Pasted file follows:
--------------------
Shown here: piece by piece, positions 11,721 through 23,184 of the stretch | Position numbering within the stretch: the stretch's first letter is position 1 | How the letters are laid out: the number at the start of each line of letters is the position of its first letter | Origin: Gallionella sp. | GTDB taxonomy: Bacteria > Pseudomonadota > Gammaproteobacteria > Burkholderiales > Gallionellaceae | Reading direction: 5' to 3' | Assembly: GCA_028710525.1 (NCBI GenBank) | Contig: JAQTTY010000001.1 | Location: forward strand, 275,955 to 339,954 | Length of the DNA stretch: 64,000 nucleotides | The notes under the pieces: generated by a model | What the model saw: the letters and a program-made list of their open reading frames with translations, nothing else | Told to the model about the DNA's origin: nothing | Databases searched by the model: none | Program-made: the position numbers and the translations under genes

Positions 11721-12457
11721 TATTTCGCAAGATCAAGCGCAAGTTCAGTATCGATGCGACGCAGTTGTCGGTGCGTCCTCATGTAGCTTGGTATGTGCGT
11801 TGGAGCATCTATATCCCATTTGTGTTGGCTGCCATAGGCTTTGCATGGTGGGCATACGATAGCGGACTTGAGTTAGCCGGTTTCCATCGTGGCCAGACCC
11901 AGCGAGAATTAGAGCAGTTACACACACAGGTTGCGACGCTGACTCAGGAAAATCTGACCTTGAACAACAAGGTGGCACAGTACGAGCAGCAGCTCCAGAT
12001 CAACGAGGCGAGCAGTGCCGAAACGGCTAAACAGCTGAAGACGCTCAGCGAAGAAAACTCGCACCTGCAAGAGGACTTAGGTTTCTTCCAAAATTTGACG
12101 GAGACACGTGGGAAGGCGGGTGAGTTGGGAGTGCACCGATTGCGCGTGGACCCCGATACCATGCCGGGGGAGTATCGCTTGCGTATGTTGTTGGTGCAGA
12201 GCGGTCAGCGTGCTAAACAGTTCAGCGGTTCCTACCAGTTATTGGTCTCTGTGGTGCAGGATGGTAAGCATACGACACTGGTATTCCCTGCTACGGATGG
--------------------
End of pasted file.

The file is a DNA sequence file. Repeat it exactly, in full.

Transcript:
Shown here: piece by piece, positions 11,721 through 23,184 of the stretch | Position numbering within the stretch: the stretch's first letter is position 1 | How the letters are laid out: the number at the start of each line of letters is the position of its first letter | Origin: Gallionella sp. | GTDB taxonomy: Bacteria > Pseudomonadota > Gammaproteobacteria > Burkholderiales > Gallionellaceae | Reading direction: 5' to 3' | Assembly: GCA_028710525.1 (NCBI GenBank) | Contig: JAQTTY010000001.1 | Location: forward strand, 275,955 to 339,954 | Length of the DNA stretch: 64,000 nucleotides | The notes under the pieces: generated by a model | What the model saw: the letters and a program-made list of their open reading frames with translations, nothing else | Told to the model about the DNA's origin: nothing | Databases searched by the model: none | Program-made: the position numbers and the translations under genes

Positions 11721-12457
11721 TATTTCGCAAGATCAAGCGCAAGTTCAGTATCGATGCGACGCAGTTGTCGGTGCGTCCTCATGTAGCTTGGTATGTGCGT
11801 TGGAGCATCTATATCCCATTTGTGTTGGCTGCCATAGGCTTTGCATGGTGGGCATACGATAGCGGACTTGAGTTAGCCGGTTTCCATCGTGGCCAGACCC
11901 AGCGAGAATTAGAGCAGTTACACACACAGGTTGCGACGCTGACTCAGGAAAATCTGACCTTGAACAACAAGGTGGCACAGTACGAGCAGCAGCTCCAGAT
12001 CAACGAGGCGAGCAGTGCCGAAACGGCTAAACAGCTGAAGACGCTCAGCGAAGAAAACTCGCACCTGCAAGAGGACTTAGGTTTCTTCCAAAATTTGACG
12101 GAGACACGTGGGAAGGCGGGTGAGTTGGGAGTGCACCGATTGCGCGTGGACCCCGATACCATGCCGGGGGAGTATCGCTTGCGTATGTTGTTGGTGCAGA
12201 GCGGTCAGCGTGCTAAACAGTTCAGCGGTTCCTACCAGTTATTGGTCTCTGTGGTGCAGGATGGTAAGCATACGACACTGGTATTCCCTGCTACGGATGG